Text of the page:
(I’ve not yet my framework laptop, my order is in batch 7 with ryzen config)
In order to save the battery life by reducing charge cycle, is it possible and desirable to run the laptop without the battery if I if use it only as a desktop setup ?
However, there is no need to go to such length.
The general recommendation across this forum is to set the maximum charge level of the battery around 75% to 80% in the BIOS. Past this threshold, the FW will not charge the battery even if permanently plugged, which should save you a non-negligible amount of charging cycles..
It is also a good idea to use the laptop on battery every once in a while. Keeping it unused for long periods while the laptop is permanently plugged can also lead to deterioration of the battery, albeit in a different way.
You can read more on the topic by searching for “battery” on the forum.
Best of luck for your order (and much patience).
This is a general recommendation made across the internet, but the actual science behind it is inconclusive. I have never used a charge limit on any of my machines and have faced minimal defredation over time. By minimal I mean less than 10% loss of capacity over a 4 year span. I am perfectly willing to live with that. My framework at approximately 10 months of use has lost 0.2wh of capacity over that time…completely worth it when compared to the inconvenience of intentionally crippling my battery life for a questionable end result.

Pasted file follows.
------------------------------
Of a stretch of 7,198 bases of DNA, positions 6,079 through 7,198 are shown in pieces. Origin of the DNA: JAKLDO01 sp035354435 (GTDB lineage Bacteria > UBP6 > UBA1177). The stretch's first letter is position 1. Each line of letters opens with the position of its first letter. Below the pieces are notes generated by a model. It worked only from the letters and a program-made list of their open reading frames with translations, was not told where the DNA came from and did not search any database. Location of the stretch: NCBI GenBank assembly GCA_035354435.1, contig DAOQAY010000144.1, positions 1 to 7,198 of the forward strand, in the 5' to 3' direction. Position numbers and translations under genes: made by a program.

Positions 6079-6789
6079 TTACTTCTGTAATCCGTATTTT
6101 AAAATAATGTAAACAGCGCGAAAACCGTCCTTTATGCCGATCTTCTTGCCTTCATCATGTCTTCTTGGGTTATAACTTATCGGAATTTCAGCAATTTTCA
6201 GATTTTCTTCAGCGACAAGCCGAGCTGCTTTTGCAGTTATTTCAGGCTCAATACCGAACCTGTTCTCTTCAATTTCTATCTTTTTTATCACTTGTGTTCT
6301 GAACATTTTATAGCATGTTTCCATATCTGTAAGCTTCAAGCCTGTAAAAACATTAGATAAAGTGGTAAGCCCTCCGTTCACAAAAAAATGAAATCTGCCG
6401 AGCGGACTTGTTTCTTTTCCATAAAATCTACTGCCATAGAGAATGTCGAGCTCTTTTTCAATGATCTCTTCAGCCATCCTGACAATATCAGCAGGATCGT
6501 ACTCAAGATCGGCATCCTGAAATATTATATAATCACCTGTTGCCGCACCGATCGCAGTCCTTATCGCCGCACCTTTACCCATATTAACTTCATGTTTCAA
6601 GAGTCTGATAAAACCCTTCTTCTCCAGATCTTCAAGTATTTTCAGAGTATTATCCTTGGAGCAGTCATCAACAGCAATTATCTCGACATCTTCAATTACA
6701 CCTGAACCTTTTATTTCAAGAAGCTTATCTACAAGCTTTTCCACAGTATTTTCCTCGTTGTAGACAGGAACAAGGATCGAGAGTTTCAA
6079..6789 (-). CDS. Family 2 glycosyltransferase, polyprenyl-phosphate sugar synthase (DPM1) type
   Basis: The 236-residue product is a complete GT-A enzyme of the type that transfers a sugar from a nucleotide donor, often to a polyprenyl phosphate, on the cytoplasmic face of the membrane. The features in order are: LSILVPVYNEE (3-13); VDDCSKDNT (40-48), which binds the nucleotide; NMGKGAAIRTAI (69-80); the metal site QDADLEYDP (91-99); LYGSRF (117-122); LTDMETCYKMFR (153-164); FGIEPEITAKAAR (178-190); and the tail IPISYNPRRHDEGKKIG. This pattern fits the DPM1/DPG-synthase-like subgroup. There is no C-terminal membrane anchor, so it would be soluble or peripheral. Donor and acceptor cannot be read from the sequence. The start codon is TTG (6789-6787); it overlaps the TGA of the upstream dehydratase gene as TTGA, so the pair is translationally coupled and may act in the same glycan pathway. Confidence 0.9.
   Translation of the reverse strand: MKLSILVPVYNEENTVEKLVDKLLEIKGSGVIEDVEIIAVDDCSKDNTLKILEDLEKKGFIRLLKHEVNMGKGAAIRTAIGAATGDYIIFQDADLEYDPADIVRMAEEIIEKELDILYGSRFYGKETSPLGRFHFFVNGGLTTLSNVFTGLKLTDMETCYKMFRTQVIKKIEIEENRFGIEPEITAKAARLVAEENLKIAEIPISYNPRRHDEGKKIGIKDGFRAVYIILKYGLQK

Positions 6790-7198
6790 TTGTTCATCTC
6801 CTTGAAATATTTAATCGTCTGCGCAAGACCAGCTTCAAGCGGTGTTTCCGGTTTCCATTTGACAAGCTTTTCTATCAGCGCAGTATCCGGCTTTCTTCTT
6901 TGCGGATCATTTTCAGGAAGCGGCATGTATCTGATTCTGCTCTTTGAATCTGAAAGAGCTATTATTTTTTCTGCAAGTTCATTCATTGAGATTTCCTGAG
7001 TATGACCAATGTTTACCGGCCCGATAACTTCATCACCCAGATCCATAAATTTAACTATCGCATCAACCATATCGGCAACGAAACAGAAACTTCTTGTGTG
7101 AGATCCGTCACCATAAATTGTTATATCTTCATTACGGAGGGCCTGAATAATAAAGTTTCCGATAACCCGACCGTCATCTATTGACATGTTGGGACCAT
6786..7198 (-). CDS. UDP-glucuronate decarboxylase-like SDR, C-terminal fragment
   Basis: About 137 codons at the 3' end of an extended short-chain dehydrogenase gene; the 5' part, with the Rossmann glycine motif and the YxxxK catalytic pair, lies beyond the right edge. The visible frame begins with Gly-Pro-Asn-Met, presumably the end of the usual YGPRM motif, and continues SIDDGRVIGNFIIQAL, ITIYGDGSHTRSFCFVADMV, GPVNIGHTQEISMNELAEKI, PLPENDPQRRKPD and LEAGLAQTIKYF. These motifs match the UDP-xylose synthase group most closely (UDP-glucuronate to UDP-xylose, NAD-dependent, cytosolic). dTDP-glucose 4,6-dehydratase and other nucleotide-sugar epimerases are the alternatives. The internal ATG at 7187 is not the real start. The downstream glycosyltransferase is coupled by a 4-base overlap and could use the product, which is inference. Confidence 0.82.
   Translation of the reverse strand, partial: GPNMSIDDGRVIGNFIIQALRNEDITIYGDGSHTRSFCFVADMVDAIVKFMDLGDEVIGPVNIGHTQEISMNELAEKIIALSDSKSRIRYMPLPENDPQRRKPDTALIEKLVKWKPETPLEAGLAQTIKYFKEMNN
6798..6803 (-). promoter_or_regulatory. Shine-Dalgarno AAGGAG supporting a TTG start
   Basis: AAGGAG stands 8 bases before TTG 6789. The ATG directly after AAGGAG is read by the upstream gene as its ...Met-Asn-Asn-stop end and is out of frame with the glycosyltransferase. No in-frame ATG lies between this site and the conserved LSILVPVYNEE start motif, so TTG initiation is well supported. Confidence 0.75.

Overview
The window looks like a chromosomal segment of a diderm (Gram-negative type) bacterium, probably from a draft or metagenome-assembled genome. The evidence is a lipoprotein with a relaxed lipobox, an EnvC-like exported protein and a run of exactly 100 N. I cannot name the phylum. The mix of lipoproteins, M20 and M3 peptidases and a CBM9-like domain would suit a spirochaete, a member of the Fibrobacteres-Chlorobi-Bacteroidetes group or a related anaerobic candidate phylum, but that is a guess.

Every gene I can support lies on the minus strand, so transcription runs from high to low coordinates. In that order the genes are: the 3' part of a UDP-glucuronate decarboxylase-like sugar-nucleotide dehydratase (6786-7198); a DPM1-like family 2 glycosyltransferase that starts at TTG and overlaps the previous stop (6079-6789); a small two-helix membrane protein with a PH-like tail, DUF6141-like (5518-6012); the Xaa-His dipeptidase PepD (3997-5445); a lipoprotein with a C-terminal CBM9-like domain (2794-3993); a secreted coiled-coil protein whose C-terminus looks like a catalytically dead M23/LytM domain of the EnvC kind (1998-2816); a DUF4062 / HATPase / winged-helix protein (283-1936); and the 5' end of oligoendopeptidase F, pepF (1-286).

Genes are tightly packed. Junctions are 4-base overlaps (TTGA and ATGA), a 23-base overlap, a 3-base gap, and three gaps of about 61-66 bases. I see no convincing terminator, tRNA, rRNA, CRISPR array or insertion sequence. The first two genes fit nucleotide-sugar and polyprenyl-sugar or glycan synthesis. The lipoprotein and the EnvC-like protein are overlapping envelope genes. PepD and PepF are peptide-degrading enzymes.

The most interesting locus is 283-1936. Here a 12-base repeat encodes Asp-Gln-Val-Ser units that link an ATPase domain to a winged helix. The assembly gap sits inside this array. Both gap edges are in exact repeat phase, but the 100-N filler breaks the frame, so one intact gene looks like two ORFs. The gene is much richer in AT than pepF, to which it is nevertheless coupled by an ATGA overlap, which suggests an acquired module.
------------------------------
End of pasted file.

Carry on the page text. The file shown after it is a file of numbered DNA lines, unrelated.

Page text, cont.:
Is it? Higher charge means a higher voltage across the battery.
This speeds up degradation. I’m pretty sure this is quite proven.
Of course it’s worth it as you said to choose whether you’d like to maximize you’re day to day battery life, or its lifetime.
The counterargument is that charge cycles are the only true way to predict the lifespan of the battery, and my personal experience has lined up with that very well. I have seen the argument go both ways, and over the years read more than I really should have on the matter, in the end I decided to ride it out and see if there really was a difference…and no discenable difference. YMMV.
Edit: What we are missing is raw capacity versus rated capacity. Most manufacturers have a built in buffer, and this is what provides a happy medium where you don’t have to micro-manage your battery for an extra three months of life over a five year span.